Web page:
will be on the same plane, and all feeling of duality will perish. To make this duality intelligible, it is, of course, in no way necessary to imagine a mysterious and unrepresentable substance under the name of the soul, which is opposed to the body. But here, as in regard to the idea of sacredness, the error concerns the letter of the symbol employed, not the reality of the fact symbolized. It remains true that our nature is double ; there really is a particle of divinity in us because there is within us us a particle of these great ideas which are the soul of the group.

So the individual soul is only a portion of the collective soul of the group ; it is the anonymous force at the basis of the cult, but incarnated in an individual whose personality it espouses ; it is mana individualized. Perhaps dreams aided in determining certain secondary characteristics of the idea. The inconsistency and instability of the images which fill our minds during sleep, and their remarkable aptitude for transforming themselves into one another, may have furnished the model for this subtile, transparent and Protean matter out of which the soul is believed to be made. Also, the facts of swooning, catalepsy, etc., may have suggested the idea that the soul was mobile, and quitted the body temporarily during this life ; this, in its turn, has served to explain certain dreams. But all these experiences and observations could have had only a secondary and complimentary influence, whose very existence it is difficult to establish. All that is really essential in the idea comes from elsewhere.

But does not this genesis of the idea of the soul misunder­stand its essential characteristic ? If the soul is a particular form of the impersonal principle which is diffused in the group, the totemic species and all the things of every sort which are attached to these, at bottom it is impersonal itself. So, with differences only of degree, it should have the same properties as the force of which it is a special form, and particularly, the same diffusion, the same aptitude for spreading itself contagiously and the same ubiquity. But quite on the contrary, the soul is voluntarily represented as a concrete, definite being, wholly contained within itself and not communicable to others ; it is made the basis of our personality.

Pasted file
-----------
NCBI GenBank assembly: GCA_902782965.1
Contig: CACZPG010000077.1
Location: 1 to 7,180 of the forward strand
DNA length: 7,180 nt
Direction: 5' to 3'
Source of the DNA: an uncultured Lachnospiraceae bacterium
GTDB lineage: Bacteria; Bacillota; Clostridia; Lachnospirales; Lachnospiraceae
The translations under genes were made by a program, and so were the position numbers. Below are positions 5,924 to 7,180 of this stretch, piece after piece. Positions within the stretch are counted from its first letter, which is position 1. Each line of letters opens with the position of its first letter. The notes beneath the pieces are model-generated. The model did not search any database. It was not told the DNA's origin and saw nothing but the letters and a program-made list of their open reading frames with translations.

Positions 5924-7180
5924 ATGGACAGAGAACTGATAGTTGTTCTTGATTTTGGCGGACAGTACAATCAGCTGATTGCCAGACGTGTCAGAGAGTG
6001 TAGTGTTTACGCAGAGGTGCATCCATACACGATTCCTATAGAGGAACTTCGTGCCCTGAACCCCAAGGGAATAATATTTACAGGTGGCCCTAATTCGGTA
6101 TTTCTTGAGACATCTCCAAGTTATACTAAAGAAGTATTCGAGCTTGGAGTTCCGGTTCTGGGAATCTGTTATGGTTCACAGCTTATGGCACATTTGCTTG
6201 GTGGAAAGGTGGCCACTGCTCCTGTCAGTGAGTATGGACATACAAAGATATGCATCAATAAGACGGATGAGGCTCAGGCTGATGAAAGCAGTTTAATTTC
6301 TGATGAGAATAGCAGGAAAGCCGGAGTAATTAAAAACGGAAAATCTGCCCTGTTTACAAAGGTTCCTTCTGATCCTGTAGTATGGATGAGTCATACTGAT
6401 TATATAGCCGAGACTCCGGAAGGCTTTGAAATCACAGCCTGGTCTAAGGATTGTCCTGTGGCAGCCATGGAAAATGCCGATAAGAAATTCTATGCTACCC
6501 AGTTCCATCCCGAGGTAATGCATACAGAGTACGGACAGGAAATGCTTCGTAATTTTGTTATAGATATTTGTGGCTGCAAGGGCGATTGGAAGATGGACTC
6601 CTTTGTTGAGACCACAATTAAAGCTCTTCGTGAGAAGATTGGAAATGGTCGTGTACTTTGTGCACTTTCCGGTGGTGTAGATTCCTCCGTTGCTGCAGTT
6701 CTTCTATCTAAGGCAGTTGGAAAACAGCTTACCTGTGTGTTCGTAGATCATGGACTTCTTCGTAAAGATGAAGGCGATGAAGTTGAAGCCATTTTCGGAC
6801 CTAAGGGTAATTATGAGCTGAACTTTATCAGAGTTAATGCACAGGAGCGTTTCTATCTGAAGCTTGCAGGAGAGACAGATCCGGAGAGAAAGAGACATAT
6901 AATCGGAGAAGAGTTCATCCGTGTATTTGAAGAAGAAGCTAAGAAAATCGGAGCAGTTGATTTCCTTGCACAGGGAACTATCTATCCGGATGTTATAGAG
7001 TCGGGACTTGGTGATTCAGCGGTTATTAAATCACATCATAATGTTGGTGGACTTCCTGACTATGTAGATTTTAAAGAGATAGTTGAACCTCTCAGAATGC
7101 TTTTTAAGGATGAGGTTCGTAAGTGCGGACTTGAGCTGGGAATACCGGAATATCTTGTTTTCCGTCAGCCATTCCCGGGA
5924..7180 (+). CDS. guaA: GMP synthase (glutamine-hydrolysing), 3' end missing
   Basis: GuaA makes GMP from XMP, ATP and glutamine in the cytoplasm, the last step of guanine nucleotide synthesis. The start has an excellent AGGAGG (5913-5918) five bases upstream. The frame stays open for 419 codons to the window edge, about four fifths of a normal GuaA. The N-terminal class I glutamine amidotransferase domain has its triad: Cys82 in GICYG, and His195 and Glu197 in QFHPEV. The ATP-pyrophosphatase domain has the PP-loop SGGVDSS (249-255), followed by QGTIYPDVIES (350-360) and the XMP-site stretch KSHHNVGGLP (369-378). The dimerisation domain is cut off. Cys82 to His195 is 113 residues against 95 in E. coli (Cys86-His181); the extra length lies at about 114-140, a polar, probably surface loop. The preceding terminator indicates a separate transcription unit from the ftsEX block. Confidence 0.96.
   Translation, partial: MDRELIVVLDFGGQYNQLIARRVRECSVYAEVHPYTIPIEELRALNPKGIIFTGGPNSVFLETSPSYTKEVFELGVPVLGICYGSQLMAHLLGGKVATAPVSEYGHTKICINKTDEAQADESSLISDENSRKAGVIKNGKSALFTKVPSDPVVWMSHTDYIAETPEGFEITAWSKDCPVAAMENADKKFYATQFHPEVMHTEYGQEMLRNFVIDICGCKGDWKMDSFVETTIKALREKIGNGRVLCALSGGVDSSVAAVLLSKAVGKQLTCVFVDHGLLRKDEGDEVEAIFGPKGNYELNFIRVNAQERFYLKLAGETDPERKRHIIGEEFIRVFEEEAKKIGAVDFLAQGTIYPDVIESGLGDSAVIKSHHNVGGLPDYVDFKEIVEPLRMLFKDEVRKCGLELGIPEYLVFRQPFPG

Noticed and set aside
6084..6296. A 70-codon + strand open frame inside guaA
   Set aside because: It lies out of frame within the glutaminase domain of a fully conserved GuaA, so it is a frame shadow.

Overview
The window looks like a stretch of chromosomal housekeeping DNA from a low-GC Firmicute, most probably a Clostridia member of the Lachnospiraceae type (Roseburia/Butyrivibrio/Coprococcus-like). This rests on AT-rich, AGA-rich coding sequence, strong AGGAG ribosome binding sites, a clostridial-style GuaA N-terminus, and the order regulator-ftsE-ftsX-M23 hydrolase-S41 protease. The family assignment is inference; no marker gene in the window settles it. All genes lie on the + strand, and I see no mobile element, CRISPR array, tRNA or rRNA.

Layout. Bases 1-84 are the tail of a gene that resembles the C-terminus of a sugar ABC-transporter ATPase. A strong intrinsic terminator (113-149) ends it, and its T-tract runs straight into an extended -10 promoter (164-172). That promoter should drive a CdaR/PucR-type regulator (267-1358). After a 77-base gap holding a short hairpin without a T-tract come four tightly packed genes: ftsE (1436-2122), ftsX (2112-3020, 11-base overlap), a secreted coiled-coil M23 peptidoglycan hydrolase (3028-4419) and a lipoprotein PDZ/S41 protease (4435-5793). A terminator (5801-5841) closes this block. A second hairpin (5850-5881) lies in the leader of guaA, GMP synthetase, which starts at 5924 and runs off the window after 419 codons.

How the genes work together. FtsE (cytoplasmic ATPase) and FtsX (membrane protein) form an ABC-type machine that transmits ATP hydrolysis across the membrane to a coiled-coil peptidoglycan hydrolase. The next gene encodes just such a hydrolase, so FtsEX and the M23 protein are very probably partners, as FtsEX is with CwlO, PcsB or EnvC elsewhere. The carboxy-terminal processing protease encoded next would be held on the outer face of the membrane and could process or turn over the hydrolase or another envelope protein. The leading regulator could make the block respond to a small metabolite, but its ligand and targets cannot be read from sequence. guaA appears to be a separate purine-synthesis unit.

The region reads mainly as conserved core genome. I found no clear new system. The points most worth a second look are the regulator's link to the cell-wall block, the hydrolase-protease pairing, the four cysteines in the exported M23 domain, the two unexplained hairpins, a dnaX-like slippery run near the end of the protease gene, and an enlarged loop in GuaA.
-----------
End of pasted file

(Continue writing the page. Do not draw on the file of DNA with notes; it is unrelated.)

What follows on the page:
But this way of conceiving the soul is the product of a late and philosophic elaboration. The popular representation, as it is spontaneously formed from common experience, is very different, especially at first. For the Australian, the soul is a very vague

thing, undecided and wavering in form, and spread over the whole organism. Though it manifests itself especially at certain points, there are probably none from which it is totally absent. So it has a diffusion, a contagiousness and an omnipresence comparable to those of the mana. Like the mana, it is able to divide and duplicate itself infinitely, though remaining entire in each of its parts ; it is from these divisions and duplications that the plurality of souls is derived. On the other hand, the doctrine of reincarnation, whose generality we have established, shows how many impersonal elements enter into the idea of the soul and how essential those are. For if the same soul is going to clothe a new personality in each generation, the individual forms in which it successively develops itself must all be equally external to it, and have nothing to do with its true nature. It is a sort of generic substance which individualizes itself only secondarily and superficially. Moreover, this conception of the soul is by no means completely gone. The cult of relics shows that for a host of believers even to-day, the soul of a saint, with all its essential powers, continues to adhere to his different bones ; and this implies that he is believed to be able to diffuse himself, subdivide himself and incorporate himself in all sorts of different things simultaneously.